Violating right to learn

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Violating right to learn

A nationwide examination to assess the scholastic abilities of third grade students took place yesterday. But over 100 students and their parents refused to take the test and instead went on a field trip hosted by the Seoul chapter of the Korean Teachers and Educational Workers’ Union and the Parents’ Association for Equal Education.

It was absurd that the students boycotted an exam and skipped school. The move was at the instigation of the Korean Teachers and Educational Workers’ Union, which encouraged them to refuse to take the test, arguing that it will prompt excessive competition.

The students probably did not understand the significance of what they were doing. It is likely that they went on the field trip because their parents told them to. They probably just felt happy that they did not have to take the test.

However, none of the schools officially authorized the field trip. All the students will be marked as absent.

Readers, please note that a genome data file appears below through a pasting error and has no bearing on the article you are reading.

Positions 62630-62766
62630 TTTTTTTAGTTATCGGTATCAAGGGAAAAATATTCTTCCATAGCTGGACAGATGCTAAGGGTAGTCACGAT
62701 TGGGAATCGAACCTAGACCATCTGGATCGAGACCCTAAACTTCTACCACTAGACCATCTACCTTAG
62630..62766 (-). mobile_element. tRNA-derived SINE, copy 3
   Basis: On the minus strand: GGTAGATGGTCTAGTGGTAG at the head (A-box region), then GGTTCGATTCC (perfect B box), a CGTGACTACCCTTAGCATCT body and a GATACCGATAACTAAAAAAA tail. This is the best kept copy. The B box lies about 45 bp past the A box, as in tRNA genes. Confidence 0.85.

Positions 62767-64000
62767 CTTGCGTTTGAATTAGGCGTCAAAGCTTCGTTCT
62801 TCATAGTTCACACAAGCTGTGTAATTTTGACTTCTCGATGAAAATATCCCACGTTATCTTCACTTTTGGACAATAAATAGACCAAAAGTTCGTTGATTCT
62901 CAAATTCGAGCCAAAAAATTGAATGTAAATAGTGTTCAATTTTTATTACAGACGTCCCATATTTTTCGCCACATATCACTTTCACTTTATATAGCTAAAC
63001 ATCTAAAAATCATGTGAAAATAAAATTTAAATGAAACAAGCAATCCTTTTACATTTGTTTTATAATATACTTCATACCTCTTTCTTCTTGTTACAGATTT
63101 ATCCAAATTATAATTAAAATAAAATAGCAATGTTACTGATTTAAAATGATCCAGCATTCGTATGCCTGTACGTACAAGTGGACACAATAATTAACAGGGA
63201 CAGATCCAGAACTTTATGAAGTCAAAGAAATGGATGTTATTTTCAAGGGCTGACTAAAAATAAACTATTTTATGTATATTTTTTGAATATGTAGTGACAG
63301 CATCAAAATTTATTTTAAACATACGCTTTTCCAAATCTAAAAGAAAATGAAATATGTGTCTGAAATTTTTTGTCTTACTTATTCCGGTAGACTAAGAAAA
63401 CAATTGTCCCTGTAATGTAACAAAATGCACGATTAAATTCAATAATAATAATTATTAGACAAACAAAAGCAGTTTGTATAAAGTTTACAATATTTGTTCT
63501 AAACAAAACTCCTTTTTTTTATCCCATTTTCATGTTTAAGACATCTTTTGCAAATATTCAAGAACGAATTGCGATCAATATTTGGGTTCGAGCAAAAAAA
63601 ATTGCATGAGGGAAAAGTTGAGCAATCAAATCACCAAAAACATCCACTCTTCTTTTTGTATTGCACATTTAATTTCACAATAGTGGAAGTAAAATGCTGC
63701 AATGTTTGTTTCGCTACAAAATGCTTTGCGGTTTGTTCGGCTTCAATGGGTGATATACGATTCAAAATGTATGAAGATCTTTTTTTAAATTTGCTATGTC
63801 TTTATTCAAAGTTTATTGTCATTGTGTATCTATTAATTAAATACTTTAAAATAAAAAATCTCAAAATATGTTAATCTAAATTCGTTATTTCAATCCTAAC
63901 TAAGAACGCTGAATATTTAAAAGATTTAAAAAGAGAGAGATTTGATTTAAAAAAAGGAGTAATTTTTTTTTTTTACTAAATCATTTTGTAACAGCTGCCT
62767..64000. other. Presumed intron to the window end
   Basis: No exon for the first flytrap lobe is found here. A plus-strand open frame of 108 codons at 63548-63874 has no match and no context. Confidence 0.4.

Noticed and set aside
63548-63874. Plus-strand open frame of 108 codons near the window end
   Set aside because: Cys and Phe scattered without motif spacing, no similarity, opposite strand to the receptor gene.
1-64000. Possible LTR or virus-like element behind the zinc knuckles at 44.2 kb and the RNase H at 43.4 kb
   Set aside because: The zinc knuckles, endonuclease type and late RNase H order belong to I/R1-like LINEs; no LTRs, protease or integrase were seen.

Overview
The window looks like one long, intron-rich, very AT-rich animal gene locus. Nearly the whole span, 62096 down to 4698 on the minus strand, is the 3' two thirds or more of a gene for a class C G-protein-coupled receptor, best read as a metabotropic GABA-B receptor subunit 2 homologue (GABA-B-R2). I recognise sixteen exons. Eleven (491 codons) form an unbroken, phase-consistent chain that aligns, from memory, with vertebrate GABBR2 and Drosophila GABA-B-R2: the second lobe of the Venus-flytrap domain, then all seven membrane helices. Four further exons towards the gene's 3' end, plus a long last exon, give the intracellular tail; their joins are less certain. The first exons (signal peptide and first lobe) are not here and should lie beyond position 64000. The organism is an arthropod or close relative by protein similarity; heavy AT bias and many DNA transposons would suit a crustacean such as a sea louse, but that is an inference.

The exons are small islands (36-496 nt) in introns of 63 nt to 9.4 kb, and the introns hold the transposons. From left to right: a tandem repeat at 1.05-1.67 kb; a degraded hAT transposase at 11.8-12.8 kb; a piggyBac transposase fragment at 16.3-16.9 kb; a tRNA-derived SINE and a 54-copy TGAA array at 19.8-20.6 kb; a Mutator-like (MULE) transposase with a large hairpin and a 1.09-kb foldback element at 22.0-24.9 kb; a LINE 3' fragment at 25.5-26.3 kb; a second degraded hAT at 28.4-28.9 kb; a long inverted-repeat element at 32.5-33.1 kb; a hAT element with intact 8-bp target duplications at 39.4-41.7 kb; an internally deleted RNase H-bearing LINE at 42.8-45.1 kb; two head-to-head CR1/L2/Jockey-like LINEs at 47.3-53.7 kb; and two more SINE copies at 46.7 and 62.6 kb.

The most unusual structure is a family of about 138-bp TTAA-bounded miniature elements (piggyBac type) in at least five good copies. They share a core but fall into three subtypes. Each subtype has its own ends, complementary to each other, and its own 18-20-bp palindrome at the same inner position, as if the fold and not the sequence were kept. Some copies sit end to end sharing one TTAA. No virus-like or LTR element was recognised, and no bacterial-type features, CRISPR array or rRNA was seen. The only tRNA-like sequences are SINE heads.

We want to ask the teachers’ union why it violated the students’ right to education.

We have stressed many times that the evaluation tests are necessary for the education system. The tests are intended to assess students’ abilities in order to shape the direction of education.

By providing education commensurate to students’ knowledge levels, the number of students lagging behind can be minimized.

The exams can also provide an accurate assessment of students’ learning level to themselves and their parents. Such nationwide exams are conducted in most advanced countries in order to encourage students and improve their abilities.

The teachers’ union has been extremely irresponsible in instigating the objection of the students and their parents. Rejecting the exams is tantamount to giving up on education.

The education authorities must not sit back as the teachers’ union tries to incapacitate the national exams. That would be aiding and abetting a crime in violation of the students’ right to learn.

The teachers’ unions’ activities must be stopped before the national scholastic performance tests are taken by elementary, middle and high school students on Oct. 14 and 15. If necessary, the list of teachers’ union members should be made public by each school so that parents can monitor their anti-education actions.

Nationwide exams to test scholastic abilities must continue. Such tests will lead to tailor-made education and our students’ improvement. That is the only way to save our public education system.
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